Another example of a deliberately climate-oriented public works program is India’s Mahatma Gandhi National Rural Employment Guarantee Scheme (MGNREGS). It is a key part of the country's nationally determined contribution to climate change adaptation for rural livelihood security. Established in 2008, MGNREGS guarantees 100 days paid labor to rural households, and another 50 days in times of environmental shock.
Natural resource management builds resilience
MGNREGS introduced a focus on natural resource management in 2016 to support water conservation, irrigation, and natural disaster mitigation. The creation of assets by the program is tailored to local conditions and climate risks through decentralised planning and administration. MGNREGS found that it can help build resilience to various climate shocks by providing integrated natural resource management and soil conservation infrastructure, agriculture-based investments, and other local infrastructures. A national study on the environmental impacts of MGNREGS in 2017 suggested that land and water-conserving assets created under MGNREGS contributed to an increase in farm productivity by one-third and led to an 11% increase in the income of rural households.
Helping households prepare, cope, and recover from climate change
Access to wages and assets allowed households to accumulate natural and financial capital to maintain consumption during a climate shock, but they could not save enough income for additional productive investments. A household survey in drought-affected areas in two states was commissioned to understand the 2018 drought. It found that wages helped 37% of households prepare for drought but offered minimal support for coping or recovery, while MGNREGS assets contributed more equally to households’ ability to prepare (30%), cope (28%) and recover (21%). This shows that wages alone cannot strengthen resilience to frequent and high-intensity hazards and impacts.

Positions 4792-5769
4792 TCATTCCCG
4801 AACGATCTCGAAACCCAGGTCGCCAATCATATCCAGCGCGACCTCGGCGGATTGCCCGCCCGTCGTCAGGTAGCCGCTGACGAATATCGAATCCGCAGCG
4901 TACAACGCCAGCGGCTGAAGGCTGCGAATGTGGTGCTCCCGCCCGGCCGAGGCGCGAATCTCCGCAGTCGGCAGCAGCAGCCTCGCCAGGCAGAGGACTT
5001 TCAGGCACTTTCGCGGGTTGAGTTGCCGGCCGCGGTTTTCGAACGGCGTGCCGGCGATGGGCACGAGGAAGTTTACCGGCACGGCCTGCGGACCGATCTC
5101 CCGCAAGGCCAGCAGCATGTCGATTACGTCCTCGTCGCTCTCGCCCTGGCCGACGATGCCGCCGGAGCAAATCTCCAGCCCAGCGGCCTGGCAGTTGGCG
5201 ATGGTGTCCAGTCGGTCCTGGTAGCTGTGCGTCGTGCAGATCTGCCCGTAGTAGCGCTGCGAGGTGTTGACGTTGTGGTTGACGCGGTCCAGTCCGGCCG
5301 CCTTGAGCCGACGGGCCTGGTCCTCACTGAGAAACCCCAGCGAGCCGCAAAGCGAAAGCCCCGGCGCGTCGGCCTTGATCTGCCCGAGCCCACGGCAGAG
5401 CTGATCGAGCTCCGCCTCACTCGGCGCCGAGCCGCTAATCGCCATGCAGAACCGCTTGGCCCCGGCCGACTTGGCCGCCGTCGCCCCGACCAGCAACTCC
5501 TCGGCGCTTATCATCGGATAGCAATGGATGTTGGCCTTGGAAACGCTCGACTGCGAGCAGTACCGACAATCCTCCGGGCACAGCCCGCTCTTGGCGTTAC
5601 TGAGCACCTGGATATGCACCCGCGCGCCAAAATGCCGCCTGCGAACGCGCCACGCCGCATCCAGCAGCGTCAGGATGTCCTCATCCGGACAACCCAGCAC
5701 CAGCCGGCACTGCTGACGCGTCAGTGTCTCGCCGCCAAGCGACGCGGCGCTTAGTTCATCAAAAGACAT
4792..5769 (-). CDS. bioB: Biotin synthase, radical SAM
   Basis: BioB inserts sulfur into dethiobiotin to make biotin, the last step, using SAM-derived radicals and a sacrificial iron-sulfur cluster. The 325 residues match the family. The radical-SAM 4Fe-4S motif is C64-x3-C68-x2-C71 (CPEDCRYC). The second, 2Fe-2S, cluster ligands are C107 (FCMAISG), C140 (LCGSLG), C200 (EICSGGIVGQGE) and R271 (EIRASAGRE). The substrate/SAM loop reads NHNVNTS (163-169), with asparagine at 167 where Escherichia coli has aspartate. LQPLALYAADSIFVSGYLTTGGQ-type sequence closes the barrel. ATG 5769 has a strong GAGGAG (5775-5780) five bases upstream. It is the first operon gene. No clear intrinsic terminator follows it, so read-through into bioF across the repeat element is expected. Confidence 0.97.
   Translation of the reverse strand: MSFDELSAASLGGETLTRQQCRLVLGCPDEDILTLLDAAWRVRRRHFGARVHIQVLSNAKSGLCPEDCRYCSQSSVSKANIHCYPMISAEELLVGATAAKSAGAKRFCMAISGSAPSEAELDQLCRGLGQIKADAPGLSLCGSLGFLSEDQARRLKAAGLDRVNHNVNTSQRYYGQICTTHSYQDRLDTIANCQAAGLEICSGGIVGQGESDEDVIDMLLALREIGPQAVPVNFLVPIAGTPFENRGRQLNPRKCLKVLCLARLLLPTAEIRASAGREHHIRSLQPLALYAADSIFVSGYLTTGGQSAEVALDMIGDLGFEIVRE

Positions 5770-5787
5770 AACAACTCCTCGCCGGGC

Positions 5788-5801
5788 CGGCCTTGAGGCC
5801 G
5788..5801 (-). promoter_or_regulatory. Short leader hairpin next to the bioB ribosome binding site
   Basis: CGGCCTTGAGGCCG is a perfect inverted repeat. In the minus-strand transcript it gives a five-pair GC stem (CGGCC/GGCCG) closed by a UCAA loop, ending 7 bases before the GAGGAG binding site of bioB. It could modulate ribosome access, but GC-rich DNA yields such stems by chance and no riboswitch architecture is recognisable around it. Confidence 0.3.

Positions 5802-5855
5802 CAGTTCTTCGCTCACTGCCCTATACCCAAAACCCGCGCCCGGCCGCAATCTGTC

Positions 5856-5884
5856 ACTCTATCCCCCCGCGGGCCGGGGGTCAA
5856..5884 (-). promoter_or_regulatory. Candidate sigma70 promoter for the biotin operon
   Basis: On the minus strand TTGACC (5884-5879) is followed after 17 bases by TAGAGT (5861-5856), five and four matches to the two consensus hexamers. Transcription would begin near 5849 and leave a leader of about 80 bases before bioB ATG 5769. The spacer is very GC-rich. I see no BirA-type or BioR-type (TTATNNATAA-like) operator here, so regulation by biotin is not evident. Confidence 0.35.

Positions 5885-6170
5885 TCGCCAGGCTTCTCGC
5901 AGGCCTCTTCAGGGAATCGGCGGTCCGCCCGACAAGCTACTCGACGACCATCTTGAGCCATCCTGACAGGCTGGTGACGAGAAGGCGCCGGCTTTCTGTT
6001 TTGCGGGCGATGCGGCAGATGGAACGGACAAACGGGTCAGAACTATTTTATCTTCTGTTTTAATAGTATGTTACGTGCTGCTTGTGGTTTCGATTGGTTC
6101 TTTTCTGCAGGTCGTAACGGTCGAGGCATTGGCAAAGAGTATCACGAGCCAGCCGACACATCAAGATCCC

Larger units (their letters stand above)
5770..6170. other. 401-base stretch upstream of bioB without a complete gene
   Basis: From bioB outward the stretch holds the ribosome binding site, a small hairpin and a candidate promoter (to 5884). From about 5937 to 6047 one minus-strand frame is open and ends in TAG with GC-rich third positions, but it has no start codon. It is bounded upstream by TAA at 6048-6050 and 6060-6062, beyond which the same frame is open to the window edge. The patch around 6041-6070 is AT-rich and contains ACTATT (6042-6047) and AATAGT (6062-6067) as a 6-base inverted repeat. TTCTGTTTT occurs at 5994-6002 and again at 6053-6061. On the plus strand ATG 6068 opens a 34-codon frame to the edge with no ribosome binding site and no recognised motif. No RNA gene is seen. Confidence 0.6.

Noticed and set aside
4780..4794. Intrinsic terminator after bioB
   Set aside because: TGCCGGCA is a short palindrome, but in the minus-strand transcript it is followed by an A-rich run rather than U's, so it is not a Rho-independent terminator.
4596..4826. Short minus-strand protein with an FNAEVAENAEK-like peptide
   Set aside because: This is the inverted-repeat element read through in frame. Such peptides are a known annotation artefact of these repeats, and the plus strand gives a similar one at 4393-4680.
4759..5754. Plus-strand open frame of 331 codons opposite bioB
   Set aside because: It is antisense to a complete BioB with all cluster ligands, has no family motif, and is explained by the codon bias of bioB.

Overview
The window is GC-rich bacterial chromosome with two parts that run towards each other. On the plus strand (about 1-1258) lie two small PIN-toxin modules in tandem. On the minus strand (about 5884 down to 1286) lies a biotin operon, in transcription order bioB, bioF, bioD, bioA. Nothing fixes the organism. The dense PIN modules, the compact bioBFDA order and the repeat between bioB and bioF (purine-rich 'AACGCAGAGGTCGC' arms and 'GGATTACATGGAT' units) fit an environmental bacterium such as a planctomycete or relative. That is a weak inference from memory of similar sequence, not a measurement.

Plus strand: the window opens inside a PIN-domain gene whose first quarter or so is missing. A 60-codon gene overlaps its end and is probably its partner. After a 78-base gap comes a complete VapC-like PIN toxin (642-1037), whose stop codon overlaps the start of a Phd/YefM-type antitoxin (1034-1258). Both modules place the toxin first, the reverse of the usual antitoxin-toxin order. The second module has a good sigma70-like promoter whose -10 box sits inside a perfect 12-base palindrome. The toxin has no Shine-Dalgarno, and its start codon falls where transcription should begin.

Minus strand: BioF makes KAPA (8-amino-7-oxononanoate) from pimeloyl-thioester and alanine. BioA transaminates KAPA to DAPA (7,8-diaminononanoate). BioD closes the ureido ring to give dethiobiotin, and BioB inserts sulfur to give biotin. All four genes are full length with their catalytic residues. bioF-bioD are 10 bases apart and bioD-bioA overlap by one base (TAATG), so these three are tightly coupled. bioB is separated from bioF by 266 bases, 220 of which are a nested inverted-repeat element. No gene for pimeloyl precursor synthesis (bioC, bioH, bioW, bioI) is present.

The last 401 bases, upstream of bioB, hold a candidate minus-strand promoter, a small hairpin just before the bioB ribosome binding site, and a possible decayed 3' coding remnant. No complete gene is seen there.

Figure 1: Using public works to build climate resilience (adapted from Steinbach et al 2020)
Why do social protection programs work for climate resilience?
Social Protection programs embody distinctive characteristics that make them an ideal conduit for channelling financial services to recipients. These include their vast scale, coverage of the climate affected, efficient payment delivery mechanisms, and robust organizational capabilities, all of which can significantly boost climate resilience efforts.
We believe that social protection programs - even just through payments - are already enhancing recipient climate resilience and adaptation at scale but more can be done. Over the coming year, we will investigate how, building on the inherent strengths of social protection, and financial services beyond cash transfers, can further climate resilience and adaptation objectives.
Our first blog post in this series highlighted the need for a move beyond disaster response to more consideration of climate change adaptation including to slow onset events. Our next and final blog post will consider supporting women to adapt to climate change through social safety nets.